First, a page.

Rewind Review – The Immortal Hulk #26 (Marvel Comics)

Publisher: Marvel Comics
Writer: Al Ewing
Artwork: Joe Bennett
Colors: Chris O’Halloran, Paul Mounts
Release Date: 6th November 2020

Predominantly focused upon what is a debatably dreary, word-heavy conversation between Bruce Banner and Amadeus Cho at Everett’s diner in Massachusetts, it is easy to see just why Issue twenty-six of “The Immortal Hulk” saw its monthly circulation figure almost halve to just 45,522 copies within the space of a few weeks. Indeed, as comics about the nuclear physicist’s monstrously super-strong alter-ego go, this twenty-page periodical’s pedestrian-paced plot seems to be distinctly lacking in either pulse-pounding punch-ups or even the green goliath himself; “That could have gone better. I… didn’t lose my temper with him, did I?”

As an alternative, Al Ewing pens a disagreeably long discourse concerning the titular character’s growing concerns about corporations failing to suffer the consequences of their actions, “the unsustainability of current human systems” and “human short-sightedness… currently being exacerbated — manipulated — for profit.” Intermixed with an equally lack-lustre array of cut-scenes featuring Doc Samson, Doctor McGowan, Roxx News broadcasters and a local radio show host, this conversational piece rarely gains any perceptible traction, except for a few fleeting panels where Banner’s disconcerting passion to become a terrorist seems about to trigger his famous transformation.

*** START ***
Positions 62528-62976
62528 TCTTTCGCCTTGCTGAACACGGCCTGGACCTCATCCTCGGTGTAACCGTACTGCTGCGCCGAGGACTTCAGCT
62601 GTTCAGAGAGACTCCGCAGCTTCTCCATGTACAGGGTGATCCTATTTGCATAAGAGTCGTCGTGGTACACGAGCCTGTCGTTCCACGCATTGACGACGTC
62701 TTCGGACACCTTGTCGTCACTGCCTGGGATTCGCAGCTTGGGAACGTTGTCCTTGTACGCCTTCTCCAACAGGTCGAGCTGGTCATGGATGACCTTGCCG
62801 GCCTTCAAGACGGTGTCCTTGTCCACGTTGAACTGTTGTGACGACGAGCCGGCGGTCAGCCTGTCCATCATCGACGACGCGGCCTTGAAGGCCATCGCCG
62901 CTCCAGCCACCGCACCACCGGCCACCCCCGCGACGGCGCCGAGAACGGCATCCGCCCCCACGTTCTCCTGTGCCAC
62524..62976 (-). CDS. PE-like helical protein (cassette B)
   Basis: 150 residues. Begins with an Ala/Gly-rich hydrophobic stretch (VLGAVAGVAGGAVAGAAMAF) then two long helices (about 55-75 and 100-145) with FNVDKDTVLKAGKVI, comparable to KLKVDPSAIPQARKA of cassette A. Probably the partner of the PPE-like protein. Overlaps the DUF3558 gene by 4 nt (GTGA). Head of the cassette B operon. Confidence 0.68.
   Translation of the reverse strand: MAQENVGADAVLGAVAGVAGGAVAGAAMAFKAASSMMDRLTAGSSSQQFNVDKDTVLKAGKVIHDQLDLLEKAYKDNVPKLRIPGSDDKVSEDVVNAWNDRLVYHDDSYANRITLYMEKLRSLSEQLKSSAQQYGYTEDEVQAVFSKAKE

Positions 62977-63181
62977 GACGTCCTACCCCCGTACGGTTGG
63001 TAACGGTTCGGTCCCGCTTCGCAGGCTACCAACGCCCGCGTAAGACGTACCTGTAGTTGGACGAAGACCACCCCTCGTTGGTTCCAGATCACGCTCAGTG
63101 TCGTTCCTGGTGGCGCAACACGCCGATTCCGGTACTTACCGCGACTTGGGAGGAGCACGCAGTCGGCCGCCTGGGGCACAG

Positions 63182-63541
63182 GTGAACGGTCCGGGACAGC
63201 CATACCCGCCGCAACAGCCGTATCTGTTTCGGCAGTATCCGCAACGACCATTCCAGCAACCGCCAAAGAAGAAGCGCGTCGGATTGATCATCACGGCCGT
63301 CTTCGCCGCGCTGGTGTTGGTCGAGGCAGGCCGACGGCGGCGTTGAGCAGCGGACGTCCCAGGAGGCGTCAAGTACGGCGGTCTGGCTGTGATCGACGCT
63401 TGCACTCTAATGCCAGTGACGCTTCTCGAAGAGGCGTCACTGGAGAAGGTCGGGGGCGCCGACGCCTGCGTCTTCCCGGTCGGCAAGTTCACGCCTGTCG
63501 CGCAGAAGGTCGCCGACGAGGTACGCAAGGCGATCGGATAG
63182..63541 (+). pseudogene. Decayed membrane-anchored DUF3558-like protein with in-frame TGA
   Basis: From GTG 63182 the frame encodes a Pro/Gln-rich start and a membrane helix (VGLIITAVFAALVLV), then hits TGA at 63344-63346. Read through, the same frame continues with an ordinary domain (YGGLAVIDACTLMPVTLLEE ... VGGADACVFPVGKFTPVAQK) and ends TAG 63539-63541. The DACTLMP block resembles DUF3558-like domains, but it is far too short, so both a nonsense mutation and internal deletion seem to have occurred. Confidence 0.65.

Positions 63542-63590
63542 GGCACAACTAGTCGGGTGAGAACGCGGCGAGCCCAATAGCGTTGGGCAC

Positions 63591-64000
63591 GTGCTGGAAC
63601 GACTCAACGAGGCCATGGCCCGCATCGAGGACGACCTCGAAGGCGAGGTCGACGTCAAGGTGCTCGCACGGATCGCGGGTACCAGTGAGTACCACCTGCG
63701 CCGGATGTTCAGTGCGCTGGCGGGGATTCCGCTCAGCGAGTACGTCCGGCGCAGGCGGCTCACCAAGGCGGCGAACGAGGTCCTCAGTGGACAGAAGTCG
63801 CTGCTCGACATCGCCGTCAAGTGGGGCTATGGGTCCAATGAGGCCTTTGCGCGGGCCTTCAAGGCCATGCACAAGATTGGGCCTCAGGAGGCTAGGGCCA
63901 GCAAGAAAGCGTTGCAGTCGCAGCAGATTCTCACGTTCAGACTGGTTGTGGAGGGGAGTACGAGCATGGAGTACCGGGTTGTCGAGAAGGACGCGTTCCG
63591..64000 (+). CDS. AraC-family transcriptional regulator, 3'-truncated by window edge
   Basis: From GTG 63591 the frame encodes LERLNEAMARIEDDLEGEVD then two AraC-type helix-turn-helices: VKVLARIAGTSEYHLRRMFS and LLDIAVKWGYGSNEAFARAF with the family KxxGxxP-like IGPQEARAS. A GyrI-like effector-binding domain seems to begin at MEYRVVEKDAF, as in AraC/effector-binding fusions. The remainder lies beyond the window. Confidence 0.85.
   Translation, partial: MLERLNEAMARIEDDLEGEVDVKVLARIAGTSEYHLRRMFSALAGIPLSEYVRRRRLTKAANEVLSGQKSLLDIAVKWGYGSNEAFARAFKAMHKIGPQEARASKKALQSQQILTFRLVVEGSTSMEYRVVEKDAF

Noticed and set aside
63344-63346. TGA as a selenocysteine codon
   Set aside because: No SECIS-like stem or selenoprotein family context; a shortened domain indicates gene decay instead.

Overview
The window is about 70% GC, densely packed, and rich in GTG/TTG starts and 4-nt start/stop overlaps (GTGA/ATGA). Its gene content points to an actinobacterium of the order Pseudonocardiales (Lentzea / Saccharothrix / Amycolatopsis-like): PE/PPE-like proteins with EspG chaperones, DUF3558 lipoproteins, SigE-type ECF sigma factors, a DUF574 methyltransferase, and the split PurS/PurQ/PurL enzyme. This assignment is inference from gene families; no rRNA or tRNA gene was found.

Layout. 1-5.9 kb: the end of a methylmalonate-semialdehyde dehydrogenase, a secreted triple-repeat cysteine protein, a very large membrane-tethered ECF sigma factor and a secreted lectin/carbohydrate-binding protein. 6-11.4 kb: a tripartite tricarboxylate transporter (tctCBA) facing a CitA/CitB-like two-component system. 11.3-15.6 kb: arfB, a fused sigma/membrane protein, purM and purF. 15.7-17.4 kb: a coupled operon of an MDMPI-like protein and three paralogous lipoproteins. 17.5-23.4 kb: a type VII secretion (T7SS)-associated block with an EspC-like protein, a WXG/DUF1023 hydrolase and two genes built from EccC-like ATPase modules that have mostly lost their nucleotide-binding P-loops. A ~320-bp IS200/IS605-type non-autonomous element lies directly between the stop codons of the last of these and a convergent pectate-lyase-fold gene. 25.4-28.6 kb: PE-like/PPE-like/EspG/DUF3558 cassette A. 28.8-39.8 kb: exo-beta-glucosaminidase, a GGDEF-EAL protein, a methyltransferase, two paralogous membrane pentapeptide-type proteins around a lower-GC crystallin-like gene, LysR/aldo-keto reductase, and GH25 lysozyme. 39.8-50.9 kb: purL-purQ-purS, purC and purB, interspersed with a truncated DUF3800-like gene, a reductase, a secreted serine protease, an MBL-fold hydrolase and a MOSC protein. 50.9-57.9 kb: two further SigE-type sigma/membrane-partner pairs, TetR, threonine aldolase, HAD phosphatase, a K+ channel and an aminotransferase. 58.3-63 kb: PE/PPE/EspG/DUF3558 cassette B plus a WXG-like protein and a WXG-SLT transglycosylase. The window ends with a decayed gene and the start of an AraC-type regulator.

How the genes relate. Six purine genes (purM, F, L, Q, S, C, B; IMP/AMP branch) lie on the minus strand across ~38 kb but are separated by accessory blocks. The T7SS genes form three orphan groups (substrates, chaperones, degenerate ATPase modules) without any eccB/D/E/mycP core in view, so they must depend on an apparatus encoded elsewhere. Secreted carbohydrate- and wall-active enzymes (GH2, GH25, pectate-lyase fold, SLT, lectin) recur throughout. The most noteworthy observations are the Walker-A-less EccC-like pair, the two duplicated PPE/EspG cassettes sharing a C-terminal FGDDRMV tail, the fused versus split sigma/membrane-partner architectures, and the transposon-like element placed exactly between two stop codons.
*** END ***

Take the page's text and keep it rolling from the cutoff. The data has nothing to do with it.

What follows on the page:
Fortunately however, the British author does manage to throw a few spicy ingredients into this publication’s rather bland bowl of goulash, with the revelation that Bruce has allied himself with none other than “Marvel’s first and mightiest mutant”, the Sub-Mariner. Namor’s continuous presence throughout this publication, subtly pencilled by Joe Bennett, is impressively handled, and the pointy-eared Atlantean’s eagerness to become “an excellent non-team” with the new incumbent of Shadow Base Site B rather excitingly harks back to the days when the New York City-based publisher featured the Scourge of the Seven Seas in its bi-monthly “Super-Villain Team-Up”.

Encouragingly, the former “Judge Dredd” writer also provides this book’s bourgeoning story-arc with a marvellously sinister main antagonist in the form of Roxxon Energy Corp’s CEO, Dario Agger. Imperiously stood before his cowering board members at the very summit of his company’s high-rise headquarters, the Minotaur absolutely exudes villainous menace, especially when the “nine-foot man-bull who betrayed the Earth to elves” shockingly shatters the half-filled wine glass he was delicately drinking from just mere seconds before so as to simply emphasize a point.


The writer of this piece was: Blax Kleric
Blax Tweets from @Blaxkleric ‏
You can read more of his reviews at The Brown Bag

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